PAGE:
The Fulfilment Store has switched to a flexible narrow aisle storage system from Flexi, creating enough additional space to allow it to remain at its current premises.
The logistics fulfilment company, which offers a range of storage, picking, packing, distribution and fulfilment systems, operates three sites across the UK totalling 150,000 sq ft.
Its clients include BP, Wrigley, Amnesty International and Phones4u and accordingly it manages more than 26,000 stock lines ranging from paper-based literature to point of sale material.
“We have the capability to store and manage an almost inexhaustible range of diverse stock and we act as our clients’ central hub – handling enquiries from clients’ staff and customers,” says TFS’s operation director Graham Beales.
“We’re not a traditional fulfilment company – we don’t sell what you might call a ‘boxed service’. Each of our clients has a set of very different requirements.”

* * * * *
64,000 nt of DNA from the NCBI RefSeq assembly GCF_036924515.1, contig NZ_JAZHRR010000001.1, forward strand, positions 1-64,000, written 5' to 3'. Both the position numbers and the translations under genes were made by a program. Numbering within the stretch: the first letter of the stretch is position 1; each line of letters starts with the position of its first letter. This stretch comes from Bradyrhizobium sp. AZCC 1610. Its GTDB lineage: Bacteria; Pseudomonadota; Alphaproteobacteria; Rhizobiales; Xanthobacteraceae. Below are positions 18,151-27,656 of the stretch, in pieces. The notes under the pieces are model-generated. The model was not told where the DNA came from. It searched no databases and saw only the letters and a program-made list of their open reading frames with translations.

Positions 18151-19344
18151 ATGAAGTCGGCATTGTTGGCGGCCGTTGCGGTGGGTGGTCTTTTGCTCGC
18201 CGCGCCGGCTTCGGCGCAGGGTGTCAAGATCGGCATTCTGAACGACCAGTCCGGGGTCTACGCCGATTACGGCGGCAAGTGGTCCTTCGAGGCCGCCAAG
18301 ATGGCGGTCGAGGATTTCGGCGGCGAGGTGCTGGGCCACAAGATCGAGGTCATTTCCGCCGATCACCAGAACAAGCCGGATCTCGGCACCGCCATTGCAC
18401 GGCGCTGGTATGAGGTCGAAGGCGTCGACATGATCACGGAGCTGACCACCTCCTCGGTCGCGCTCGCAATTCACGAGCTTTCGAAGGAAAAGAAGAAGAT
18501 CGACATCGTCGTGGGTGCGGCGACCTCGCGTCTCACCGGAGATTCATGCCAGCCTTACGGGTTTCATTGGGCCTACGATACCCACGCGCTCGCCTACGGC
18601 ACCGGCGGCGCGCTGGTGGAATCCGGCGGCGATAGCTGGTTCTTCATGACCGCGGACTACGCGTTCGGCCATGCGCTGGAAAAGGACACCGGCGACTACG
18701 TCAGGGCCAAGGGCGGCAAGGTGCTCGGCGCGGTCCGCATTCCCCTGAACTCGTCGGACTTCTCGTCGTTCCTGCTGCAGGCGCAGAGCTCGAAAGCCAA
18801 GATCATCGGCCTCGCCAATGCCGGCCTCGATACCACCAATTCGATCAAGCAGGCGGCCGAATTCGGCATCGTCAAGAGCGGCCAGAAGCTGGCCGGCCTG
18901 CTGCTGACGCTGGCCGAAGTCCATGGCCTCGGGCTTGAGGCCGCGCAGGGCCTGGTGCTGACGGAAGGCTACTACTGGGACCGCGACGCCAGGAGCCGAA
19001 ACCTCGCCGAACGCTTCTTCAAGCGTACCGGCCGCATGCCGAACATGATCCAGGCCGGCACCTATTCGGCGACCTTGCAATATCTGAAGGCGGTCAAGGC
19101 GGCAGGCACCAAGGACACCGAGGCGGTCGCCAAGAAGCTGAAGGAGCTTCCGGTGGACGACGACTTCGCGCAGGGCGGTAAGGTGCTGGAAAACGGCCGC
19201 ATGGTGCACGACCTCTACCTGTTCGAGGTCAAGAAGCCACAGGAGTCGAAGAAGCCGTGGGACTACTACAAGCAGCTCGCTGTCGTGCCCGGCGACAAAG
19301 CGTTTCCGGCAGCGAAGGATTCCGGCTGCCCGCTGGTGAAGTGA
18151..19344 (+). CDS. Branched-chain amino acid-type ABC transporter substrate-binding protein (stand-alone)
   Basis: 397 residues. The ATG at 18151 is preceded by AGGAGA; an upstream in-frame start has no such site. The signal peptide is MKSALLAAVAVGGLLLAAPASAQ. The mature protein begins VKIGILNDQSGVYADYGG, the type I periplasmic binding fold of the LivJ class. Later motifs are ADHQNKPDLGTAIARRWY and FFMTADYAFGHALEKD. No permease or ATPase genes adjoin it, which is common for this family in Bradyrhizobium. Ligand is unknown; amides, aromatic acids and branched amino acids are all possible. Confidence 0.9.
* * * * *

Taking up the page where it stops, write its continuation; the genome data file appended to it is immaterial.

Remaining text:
As clients only pay for the space they occupy efficient use of storage space is critical to TFS as it means lower fulfilment costs.
Following a period of growth, the company initially considered acquiring another warehouse, but after a review of its materials handling operations it decided the best option, in fact, would be to reduce aisle widths within existing stores and to switch to a fleet of Flexi articulated narrow aisle forklifts.
The move to Flexis has allowed the company to reduce aisle widths from 3.5 to two metres. Additionally, TFS no longer needs to use a combination of reach and counterbalanced trucks which has cut the size of its forklift fleet significantly.
“Until the Flexis were introduced we operated a two truck system with a counterbalanced machine working outside and feeding a reach truck inside,” explains Beales.
“With the arrival of the Flexis we have been able to eliminate this costly and generally inefficient arrangement. The Flexi loads and unloads lorries and delivers pallets directly to the racking in a single operation. By doing so, it increases efficiency and productivity while abolishing double handling and the costs associated with running a bigger truck fleet than is necessary.”